Signal Boost: The Third Bear by Jeff VanderMeer

Underword’s Signal Boost picks up posts of interest and passes them on to others. The latest Signal Boost features The Third Bear by Jeff VanderMeer.


Largehearted Boy has posted “Book Notes – Jeff VanderMeer” — a special music feature about Jeff VanderMeer’s collection The Third Bear. The post includes “The Quickening” (2010), an exclusive free PDF of the only original story in the collection. You can also find it listed below.

The Third Bear has been one of the best-reviewed collections of 2010, with starred reviews in Publishers Weekly and Library Journal, among others. It was also blurbed by Junot Diaz and Mike Mignola.

Per Jeff, all royalties received from The Third Bear will go to supporting the translation component of the Leviathan 5 anthology project. A worth goal!

From the larghearted boy’s website:

In his own words, here is Jeff VanderMeer’s Book Notes music playlist for his short story collection, The Third Bear:

My latest story collection The Third Bear is meant to be tight and unified, unlike my prior collection Secret Life, which was meant to be loose and free-flowing. Any and all musical styles would’ve served for Secret Life. But The Third Bear is a different creature. It’s somewhere between elegy/dirge and celebration, chronicling the strange moments that occur more often than we want to believe. At base, it’s a collection that’s about the search for something beyond what we know—a search either forced upon the protagonist or eagerly sought out by that person. It’s also an acknowledgment that certain things will always be beyond our ken. The stories, in terms of music, seem to me to be coiled and constantly turning in on themselves, with the counterpoint of moments that burst free from that maze. I don’t know if that makes any sense, because I’m trying to convey a feeling in my brain that probably can’t be put into words.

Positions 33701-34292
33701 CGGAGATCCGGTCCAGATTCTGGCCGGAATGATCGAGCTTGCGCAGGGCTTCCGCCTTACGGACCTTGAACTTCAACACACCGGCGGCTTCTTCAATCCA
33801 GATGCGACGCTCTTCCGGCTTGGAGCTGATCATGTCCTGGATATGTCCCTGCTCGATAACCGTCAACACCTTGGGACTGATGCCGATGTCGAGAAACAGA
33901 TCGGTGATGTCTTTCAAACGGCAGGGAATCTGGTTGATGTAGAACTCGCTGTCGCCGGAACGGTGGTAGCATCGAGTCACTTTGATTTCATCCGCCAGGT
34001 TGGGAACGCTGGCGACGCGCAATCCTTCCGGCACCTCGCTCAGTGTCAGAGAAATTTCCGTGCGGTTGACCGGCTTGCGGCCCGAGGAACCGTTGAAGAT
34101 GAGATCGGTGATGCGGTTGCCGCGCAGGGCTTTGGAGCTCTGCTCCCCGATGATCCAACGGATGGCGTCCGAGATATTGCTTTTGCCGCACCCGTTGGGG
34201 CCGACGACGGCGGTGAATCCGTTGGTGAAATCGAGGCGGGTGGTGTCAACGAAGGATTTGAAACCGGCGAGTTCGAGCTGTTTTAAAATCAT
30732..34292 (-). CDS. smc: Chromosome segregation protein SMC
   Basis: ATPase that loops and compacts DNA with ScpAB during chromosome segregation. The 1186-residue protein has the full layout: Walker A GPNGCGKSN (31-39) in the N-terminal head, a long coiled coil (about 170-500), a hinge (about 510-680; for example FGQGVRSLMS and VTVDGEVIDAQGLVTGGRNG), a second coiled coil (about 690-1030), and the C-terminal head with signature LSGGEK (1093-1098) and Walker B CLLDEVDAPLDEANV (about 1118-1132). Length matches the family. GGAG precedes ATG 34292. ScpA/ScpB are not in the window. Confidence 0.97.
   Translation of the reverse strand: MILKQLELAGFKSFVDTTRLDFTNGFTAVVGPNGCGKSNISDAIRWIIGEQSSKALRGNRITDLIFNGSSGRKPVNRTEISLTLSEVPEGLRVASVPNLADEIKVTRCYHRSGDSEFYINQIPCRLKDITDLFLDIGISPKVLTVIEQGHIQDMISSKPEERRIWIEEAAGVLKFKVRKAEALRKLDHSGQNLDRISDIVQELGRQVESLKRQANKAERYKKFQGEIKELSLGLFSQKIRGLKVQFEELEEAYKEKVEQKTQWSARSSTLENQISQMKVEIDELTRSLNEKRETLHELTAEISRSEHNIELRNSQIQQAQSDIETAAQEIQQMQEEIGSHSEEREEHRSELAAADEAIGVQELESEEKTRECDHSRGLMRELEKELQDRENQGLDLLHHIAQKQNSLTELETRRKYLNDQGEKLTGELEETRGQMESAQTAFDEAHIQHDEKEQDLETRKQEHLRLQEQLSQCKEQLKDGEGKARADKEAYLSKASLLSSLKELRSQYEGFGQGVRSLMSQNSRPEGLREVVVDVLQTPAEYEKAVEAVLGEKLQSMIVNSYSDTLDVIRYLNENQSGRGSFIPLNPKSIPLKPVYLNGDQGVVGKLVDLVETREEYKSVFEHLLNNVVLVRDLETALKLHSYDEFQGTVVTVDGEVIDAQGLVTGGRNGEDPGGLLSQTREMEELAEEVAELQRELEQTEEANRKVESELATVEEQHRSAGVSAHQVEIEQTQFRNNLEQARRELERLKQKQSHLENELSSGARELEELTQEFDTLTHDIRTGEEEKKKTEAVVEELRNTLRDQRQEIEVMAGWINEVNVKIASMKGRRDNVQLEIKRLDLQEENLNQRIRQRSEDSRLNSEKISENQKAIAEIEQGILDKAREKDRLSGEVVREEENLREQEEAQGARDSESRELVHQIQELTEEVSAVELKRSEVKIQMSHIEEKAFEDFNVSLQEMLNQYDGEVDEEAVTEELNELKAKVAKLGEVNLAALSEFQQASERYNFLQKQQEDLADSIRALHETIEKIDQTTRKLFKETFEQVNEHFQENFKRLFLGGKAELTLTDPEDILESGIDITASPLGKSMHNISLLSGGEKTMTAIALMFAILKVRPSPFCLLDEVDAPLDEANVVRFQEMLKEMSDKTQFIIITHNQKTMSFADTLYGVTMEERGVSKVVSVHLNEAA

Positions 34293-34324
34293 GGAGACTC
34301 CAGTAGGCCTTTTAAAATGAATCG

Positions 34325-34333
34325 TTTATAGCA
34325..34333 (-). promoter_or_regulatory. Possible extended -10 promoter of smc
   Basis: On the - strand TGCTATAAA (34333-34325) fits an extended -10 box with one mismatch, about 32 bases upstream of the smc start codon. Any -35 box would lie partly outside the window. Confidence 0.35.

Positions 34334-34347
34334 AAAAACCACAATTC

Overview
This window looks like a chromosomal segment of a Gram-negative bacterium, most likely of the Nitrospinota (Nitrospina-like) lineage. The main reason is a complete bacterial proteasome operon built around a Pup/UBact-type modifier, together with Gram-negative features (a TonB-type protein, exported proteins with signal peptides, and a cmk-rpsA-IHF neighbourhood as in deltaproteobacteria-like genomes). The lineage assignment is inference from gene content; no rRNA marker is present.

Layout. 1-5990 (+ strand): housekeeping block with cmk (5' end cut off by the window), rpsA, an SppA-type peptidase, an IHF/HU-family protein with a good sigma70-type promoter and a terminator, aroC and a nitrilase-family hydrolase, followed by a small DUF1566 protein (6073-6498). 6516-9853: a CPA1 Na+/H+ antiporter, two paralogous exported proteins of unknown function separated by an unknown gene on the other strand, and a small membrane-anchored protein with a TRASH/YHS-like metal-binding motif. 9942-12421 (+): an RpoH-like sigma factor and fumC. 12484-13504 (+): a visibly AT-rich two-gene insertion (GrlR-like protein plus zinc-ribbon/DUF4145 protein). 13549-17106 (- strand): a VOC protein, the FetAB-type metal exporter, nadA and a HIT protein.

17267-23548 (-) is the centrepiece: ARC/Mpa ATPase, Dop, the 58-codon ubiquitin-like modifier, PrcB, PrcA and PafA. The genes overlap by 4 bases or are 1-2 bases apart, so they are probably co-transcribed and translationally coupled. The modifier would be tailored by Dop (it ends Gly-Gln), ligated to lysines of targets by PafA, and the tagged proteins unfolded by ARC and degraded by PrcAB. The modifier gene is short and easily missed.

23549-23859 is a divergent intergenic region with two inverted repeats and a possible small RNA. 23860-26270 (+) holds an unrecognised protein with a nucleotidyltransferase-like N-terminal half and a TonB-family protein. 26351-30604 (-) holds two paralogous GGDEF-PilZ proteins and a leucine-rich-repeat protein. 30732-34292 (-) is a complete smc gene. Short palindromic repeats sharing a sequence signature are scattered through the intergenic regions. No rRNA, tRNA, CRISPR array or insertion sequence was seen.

Regardless, the soundtrack that makes the most sense to me would include bands that do the same thing in their music: they can be sedate and subtle one moment, and then transcendently noisy and out of control the next.

[Read the rest of Jeff VanderMeer’s feature on the largehearted boy’s website.]

About Erin Underwood

BIO: Erin Underwood is the senior event content producer for MIT Technology Review’s emerging technology events. On the side, she reads, writes, and edits SF.
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